The only alternative to this prospect would lie in the immediate reinforcement — primarily in Europe — of the processes of regional unification in the ambit of a process of reform of the UN. Only thus in fact could the political time-table, that of international pacification, dominate the decisions of the reasons of state and create a different balance of expectations.
The uncertainty and contradictions of the foreign and security policies of the states therefore reflect doubts as to the outcome of the race against time to consolidate the cornerstones of the process of unification of the human race before it is replaced by resignation to chaos.
The most irresponsible heads of state and government and national public opinion confound these moments of transition with the opening of an era of greater freedom of choice in foreign policy, thus contributing to anticipate and augment the risks of anarchy. Those most astute, but anxious to preserve national power, seek pragmatically to keep all roads open.[3] In this context both on the cultural and on the political level federalism remains the only instrument to comprehend the risks we run, and to fight for the realisation of peace.
On the basis of these general considerations one can analyse the future of European foreign policy and the role of France and Germany, setting out from the consequences of the scientific and technological revolution as regards questions of security.
Technological Innovation and Crises of World Leaderships.
Innovation contributed to the crisis in the strategy of bipolar confrontation based on the arms race, but cannot abolish the risk of war on its own.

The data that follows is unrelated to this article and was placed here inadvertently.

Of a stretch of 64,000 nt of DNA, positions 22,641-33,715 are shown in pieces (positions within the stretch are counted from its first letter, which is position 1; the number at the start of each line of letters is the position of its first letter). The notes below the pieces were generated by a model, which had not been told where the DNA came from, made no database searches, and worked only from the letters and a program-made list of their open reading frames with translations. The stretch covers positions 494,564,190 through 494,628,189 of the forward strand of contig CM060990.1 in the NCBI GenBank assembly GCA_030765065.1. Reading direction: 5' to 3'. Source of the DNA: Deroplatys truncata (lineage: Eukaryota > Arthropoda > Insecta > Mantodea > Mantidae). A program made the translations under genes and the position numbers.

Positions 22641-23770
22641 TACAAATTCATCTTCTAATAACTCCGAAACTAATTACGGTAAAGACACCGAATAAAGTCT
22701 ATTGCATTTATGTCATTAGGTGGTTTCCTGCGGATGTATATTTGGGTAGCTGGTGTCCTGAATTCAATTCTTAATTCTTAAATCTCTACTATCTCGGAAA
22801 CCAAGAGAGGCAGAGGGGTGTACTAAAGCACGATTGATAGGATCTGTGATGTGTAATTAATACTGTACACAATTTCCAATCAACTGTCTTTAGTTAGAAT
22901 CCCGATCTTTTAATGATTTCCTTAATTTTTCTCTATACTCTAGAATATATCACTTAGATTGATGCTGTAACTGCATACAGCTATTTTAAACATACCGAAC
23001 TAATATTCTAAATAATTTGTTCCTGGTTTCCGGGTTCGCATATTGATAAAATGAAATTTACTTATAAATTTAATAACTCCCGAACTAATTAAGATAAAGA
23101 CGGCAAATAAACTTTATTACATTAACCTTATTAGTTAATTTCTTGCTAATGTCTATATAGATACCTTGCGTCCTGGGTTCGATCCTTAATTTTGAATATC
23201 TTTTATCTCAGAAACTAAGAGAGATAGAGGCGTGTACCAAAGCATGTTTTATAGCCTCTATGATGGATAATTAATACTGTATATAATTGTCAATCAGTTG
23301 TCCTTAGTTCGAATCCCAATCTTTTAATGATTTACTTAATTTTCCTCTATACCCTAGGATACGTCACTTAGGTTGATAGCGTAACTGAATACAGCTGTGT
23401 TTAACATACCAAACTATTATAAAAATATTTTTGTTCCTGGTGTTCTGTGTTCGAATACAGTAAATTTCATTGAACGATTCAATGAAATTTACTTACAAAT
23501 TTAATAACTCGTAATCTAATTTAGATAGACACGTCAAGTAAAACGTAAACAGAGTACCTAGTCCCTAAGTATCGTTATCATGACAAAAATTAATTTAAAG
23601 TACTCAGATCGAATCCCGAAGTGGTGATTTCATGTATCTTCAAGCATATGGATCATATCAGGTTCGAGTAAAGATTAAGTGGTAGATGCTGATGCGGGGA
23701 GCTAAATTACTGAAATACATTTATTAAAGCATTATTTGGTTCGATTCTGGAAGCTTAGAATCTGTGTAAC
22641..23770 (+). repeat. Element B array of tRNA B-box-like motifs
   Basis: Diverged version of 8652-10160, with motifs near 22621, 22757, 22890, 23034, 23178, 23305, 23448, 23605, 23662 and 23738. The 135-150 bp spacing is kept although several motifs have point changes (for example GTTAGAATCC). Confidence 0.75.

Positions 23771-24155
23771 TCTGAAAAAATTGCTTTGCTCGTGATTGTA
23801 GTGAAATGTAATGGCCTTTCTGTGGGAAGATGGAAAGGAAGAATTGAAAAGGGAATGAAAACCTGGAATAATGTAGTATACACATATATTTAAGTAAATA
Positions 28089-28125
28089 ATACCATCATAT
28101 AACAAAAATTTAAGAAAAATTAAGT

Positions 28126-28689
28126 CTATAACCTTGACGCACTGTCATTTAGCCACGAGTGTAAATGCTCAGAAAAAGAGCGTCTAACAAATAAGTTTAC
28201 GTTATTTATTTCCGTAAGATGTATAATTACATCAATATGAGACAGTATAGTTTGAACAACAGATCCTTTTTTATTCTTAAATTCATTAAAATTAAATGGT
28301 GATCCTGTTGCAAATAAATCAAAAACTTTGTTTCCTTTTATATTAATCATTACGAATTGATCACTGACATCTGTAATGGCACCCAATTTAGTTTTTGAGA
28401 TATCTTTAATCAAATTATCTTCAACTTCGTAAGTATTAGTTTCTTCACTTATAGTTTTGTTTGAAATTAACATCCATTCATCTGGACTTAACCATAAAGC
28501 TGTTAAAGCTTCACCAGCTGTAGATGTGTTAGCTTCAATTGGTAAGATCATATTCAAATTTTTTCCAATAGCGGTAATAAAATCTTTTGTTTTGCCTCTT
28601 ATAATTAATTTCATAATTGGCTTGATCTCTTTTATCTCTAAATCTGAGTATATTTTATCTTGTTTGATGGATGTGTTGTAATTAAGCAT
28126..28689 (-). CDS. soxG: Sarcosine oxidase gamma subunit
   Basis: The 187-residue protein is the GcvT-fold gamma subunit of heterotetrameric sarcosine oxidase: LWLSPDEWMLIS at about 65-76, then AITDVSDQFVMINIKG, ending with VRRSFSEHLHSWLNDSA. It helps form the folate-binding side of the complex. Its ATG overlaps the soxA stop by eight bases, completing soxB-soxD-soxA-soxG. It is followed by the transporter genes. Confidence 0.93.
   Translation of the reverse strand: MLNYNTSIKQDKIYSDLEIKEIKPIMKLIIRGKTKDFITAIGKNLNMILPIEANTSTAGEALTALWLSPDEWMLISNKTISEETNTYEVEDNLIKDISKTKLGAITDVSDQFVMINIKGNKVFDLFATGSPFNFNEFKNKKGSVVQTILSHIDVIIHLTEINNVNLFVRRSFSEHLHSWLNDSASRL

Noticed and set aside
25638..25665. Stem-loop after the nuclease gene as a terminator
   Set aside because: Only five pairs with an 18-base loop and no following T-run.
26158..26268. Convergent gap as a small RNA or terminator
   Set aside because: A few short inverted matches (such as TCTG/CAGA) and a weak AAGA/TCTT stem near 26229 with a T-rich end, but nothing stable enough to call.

For decades after the end of the Second World War, scientific and technological development was fed, in both the USA and the USSR, by research and applications in the military field. The revolution of high technology, from 1945 on, would have been unthinkable without the influence of military policy. But since the eighties this has no longer been the case.[4] At that time countries which had remained on the margins of military confrontation, like Germany, but above all Japan, began to acquire considerable advantages on the level of technological innovation in sectors until then considered strategic for the pursuit of world leadership, like electronics and communications. The American capacity for technological innovation, which however maintained an ample margin of advantage over the Soviets, was by now second to the Japanese. Awareness of this was manifested very clearly both in the USA and in the USSR.
In the USA the Reagan administration tried, with the star wars project, to put back in motion the positive cycle by which development of innovations financed ambitious and costly research in the military field. But the Reagan project did not have the hoped-for effects on civil industry: some of the major American companies actually turned down the Pentagon’s orders because to accept them would have meant, for reasons of secrecy, setting up inconvenient production lines parallel to the civil ones.